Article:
A-Train: All Aboard! Tourism Review

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A train leaves Tokyo going 65 km/h, when will it get to Osaka? If this was your favorite math problem, boy do I have a game for you!

A-Train: All Aboard! Tourism is the latest in a largely Japan-only series of business simulation games where you are put in charge of a railway company in Japan and tasked with running a successful company. You do this not just by expanding your railroad throughout the city, but also by managing subsidiaries, playing the stock market, and as the name of the game would indicate, helping develop the city to be more attractive to tourists. Now this game would seemingly check multiple check marks for me (my title at Nintendo World Report is currently “Train Guy”), as my favorite types of games are railroad and city building simulations, but I had a hard time getting into this one.

A-Train is a long-running Japanese railroad simulation series that has a hard time finding a footing in the US. It’s based on how rail lines developed in post-war Japan, in addition to a state-owned railway system. Private railways were given business opportunities and real estate along their rail lines to encourage the development of new ones. This allowed the railroads to create planned communities that would rely on their railroads and bus systems for transportation. Many of these railroads developed tourist attractions along their rail lines, with railroads owning the Tokyo Skytree, baseball teams, and even owning a stake in Tokyo Disneyland. These diversified holdings allow these private passenger railroads to be very profitable, unlike in the rest of the world

A-Train: All Aboard! Tourism uses the idea of developing the town around the railroad as its central idea, with you building subsidiaries such as amusement parks, hotels, or residential towers around your stations to create more demand for the railroad. In this iteration there are even tourist attractions that draw tourists from other cities and are often an objective to winning a scenario. Each scenario takes place in a different city, at a different time period with different objectives that can involve anything from having a certain amount of profit to growing the city to a certain size to transporting a certain amount of tourists. There are eight scenarios in the game (including two tutorial scenarios), but you can actually make your own scenarios, upload them to other players and download their scenarios. There are also three levels of difficulty: Easy, Standard, and Expert.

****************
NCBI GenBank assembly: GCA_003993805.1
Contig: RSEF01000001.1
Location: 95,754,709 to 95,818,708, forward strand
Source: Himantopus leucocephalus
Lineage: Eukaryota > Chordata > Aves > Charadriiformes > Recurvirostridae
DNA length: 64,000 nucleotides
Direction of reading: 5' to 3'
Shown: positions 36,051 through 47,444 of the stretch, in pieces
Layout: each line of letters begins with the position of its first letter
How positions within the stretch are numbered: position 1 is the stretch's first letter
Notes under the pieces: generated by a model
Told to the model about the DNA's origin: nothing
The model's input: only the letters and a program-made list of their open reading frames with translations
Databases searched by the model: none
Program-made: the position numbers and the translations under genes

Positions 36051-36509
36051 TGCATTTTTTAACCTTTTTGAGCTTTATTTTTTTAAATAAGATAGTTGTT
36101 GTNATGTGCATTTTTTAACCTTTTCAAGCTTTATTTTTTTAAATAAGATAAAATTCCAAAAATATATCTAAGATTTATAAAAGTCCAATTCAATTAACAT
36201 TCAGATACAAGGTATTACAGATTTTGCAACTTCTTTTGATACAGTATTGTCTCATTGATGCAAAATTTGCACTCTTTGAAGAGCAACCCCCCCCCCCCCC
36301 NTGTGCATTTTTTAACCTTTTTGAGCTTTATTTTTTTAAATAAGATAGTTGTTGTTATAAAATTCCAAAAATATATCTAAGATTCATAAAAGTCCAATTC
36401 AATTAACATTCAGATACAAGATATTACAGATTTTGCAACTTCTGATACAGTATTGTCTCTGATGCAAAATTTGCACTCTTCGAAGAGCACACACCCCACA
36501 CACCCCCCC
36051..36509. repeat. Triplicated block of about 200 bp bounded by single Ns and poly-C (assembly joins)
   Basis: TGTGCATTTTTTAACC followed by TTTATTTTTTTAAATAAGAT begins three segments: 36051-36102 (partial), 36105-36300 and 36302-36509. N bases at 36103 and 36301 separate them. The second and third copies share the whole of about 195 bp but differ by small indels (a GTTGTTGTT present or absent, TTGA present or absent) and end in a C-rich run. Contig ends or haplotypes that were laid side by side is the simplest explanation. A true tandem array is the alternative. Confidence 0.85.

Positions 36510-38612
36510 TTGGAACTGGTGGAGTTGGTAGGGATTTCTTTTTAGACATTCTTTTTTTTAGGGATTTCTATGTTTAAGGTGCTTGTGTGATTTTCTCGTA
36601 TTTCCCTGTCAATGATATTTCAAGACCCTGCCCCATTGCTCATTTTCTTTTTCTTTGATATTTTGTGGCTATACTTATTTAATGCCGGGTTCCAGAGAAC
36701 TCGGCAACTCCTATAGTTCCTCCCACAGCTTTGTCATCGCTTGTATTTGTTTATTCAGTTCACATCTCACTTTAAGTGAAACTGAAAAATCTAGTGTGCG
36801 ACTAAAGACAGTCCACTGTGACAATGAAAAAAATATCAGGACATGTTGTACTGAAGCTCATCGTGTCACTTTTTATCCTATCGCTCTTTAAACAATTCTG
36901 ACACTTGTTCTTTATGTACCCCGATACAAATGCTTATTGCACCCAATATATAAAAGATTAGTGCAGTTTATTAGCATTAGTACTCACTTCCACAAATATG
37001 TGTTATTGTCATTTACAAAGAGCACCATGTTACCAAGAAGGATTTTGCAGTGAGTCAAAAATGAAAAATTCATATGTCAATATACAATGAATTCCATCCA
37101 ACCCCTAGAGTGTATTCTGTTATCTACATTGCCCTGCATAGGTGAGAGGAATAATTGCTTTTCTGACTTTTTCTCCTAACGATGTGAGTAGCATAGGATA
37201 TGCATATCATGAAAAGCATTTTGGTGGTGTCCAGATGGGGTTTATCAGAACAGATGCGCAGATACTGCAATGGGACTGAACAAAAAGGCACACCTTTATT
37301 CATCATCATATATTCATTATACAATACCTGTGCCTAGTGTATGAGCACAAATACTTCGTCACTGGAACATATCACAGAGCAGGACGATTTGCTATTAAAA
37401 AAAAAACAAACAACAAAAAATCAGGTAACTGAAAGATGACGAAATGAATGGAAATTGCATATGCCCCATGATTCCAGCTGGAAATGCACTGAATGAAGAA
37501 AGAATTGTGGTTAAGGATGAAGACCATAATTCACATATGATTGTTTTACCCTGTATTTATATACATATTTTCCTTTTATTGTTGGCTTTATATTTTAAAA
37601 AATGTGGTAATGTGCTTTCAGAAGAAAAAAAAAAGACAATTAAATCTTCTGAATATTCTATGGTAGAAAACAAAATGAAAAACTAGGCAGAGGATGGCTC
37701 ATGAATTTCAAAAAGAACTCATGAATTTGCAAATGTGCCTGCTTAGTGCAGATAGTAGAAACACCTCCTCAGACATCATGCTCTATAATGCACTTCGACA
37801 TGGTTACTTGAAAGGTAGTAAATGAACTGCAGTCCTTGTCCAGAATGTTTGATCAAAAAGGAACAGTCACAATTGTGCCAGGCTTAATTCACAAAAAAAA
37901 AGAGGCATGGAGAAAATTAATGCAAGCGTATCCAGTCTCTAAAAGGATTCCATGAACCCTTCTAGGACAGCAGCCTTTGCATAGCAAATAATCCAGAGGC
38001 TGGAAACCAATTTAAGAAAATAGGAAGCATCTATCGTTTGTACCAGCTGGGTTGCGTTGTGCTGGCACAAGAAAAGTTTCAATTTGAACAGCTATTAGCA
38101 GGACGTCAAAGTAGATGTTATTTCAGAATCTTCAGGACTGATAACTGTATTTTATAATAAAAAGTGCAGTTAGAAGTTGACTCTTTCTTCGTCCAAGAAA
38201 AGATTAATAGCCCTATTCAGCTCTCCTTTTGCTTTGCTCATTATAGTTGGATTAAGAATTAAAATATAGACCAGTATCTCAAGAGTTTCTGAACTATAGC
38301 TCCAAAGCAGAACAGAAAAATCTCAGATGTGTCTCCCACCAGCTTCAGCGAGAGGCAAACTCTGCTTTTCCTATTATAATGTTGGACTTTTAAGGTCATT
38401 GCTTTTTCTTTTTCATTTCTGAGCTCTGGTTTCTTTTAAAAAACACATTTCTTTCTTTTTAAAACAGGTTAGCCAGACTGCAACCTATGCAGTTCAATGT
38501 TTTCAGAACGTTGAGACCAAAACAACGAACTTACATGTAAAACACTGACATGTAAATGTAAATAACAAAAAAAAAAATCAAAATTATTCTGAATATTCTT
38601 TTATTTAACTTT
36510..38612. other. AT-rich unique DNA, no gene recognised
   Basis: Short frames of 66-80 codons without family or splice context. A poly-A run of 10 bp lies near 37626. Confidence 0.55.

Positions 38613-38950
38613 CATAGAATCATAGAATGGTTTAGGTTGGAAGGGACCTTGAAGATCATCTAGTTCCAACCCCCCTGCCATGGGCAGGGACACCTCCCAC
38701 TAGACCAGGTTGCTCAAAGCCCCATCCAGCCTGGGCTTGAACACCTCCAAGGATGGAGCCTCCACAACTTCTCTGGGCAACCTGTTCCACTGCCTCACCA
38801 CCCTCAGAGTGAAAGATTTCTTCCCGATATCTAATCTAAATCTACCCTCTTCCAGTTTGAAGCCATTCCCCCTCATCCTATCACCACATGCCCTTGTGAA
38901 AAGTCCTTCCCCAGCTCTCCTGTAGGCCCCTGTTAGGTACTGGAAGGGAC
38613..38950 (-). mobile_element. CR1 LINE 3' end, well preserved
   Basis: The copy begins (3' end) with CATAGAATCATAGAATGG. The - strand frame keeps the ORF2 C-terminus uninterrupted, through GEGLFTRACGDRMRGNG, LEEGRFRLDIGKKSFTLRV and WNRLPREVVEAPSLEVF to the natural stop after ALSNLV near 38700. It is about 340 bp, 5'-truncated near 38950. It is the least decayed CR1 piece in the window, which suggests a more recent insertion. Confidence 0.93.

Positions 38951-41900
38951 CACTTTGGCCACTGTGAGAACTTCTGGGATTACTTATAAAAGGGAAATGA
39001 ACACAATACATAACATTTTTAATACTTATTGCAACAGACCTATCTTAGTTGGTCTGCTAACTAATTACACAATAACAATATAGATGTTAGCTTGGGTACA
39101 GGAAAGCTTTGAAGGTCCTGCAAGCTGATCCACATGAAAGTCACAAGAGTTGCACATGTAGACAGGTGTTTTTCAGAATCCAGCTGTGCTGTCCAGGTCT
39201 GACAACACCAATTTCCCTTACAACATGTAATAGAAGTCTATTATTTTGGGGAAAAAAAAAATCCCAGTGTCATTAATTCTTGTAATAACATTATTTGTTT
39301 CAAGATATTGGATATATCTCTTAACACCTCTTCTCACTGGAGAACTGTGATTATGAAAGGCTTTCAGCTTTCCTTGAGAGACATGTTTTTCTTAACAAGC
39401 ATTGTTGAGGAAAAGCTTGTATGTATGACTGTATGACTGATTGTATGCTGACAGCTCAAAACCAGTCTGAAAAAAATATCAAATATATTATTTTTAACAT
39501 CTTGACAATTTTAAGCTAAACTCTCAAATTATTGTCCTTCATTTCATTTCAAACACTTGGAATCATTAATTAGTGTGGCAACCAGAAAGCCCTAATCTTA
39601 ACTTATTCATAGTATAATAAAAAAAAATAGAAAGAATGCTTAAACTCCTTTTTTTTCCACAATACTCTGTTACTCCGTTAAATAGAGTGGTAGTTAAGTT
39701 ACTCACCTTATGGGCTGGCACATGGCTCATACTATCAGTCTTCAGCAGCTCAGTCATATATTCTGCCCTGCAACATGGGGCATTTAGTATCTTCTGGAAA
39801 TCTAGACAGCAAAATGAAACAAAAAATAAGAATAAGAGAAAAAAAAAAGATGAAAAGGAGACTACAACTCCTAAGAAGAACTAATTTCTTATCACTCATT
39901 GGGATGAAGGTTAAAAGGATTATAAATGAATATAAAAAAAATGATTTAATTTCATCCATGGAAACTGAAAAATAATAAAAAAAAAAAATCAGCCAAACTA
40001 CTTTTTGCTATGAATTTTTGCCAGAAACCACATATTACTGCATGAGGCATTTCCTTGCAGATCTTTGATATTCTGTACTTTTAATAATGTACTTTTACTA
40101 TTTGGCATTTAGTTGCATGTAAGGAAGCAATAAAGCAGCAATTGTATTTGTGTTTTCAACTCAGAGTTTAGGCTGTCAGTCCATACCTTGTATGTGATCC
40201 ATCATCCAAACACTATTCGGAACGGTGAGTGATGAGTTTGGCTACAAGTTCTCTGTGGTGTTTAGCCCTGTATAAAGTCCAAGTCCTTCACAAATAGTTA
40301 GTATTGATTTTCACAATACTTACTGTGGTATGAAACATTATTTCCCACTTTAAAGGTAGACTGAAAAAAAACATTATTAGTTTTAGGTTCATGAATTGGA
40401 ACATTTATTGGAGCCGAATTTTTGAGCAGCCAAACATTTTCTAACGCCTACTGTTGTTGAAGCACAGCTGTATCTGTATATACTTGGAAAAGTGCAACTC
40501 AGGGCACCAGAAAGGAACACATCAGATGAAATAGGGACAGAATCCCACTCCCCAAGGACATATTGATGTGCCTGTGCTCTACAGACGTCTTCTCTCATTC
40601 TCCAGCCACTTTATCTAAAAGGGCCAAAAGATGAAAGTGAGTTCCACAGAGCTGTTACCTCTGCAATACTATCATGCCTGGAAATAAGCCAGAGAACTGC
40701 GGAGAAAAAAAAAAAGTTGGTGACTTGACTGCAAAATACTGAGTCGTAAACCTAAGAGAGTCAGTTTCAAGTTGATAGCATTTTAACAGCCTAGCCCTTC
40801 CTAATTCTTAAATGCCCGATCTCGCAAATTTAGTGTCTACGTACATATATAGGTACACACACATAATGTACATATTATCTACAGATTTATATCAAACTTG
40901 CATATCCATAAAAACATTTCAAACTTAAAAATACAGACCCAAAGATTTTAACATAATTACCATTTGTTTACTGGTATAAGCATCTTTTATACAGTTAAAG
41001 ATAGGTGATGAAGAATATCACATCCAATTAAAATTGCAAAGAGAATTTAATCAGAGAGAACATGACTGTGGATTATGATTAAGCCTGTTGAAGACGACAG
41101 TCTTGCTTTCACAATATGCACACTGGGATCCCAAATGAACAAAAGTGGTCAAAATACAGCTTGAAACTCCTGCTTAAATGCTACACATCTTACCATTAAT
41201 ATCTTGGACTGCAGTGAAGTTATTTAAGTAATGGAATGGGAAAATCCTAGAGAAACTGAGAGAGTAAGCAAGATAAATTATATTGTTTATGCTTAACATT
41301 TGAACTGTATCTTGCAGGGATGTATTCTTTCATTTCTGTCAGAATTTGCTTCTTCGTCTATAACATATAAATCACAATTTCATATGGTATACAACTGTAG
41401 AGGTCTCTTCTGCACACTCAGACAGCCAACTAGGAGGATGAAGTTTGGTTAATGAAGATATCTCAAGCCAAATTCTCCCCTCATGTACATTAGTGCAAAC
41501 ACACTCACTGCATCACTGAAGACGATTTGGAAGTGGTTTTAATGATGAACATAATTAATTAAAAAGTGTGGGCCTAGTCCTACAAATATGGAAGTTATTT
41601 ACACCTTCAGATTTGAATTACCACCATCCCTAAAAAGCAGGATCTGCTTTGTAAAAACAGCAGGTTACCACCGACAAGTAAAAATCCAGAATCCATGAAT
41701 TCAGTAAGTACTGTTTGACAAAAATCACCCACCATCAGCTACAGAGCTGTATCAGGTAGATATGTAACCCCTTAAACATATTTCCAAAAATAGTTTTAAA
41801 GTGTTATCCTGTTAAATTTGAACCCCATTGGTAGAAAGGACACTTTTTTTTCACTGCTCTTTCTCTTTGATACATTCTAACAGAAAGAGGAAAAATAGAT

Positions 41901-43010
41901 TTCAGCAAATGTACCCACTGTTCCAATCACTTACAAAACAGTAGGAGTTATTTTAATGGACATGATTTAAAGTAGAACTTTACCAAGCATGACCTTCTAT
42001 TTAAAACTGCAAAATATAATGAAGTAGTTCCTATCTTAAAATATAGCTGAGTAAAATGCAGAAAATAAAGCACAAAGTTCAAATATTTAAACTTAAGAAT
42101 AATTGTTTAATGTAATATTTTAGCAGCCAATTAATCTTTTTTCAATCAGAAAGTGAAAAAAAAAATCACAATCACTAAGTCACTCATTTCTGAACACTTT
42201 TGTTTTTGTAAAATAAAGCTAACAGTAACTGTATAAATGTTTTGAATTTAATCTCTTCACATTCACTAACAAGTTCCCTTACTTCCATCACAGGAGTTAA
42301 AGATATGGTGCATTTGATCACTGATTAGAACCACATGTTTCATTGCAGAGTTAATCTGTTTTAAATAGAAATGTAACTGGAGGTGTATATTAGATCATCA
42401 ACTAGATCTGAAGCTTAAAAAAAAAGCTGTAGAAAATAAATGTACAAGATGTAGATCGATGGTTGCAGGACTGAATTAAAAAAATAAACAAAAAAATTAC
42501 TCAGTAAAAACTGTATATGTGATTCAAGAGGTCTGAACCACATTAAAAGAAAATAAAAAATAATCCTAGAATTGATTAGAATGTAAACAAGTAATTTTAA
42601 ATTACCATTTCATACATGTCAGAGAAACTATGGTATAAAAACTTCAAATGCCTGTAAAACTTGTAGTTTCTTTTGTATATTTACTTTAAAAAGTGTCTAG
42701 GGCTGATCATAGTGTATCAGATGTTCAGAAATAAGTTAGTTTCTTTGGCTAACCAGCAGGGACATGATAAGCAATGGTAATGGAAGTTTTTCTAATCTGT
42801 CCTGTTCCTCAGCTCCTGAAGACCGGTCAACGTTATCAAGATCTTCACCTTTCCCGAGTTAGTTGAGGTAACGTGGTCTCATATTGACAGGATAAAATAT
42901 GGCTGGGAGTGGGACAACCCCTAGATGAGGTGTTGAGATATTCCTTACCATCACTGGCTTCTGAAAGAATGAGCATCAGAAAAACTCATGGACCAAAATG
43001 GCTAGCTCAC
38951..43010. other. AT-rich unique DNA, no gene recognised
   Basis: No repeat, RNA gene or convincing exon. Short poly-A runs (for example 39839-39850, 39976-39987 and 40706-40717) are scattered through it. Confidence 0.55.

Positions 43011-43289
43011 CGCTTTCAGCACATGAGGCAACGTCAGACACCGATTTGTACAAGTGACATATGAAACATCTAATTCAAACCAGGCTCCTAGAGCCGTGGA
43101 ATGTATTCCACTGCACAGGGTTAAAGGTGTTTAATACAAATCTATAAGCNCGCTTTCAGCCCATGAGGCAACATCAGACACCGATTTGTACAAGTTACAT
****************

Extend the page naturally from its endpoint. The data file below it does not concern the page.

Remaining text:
Now as a business simulation, this is a fairly complex one. You have to juggle running the railroad, running your bus system, developing real estate, buying and selling land, buying and selling stocks (not just your company either), managing subsidiaries, managing deals with the city, and selling freight to other cities. As you can see, it can be a lot. All of this sounds stressful but much of it just needs you to check back every once and a while. You access most of this info from a series of icons on the left of the screen, which bring you to more menus where you can see breakdowns of profits and such. I noticed I tended to just access those from the touch screen, but it could also be accessed by hitting the B button and then scrolling through your options. Aside from all this, the railroad and network is where you will likely spend most of your time.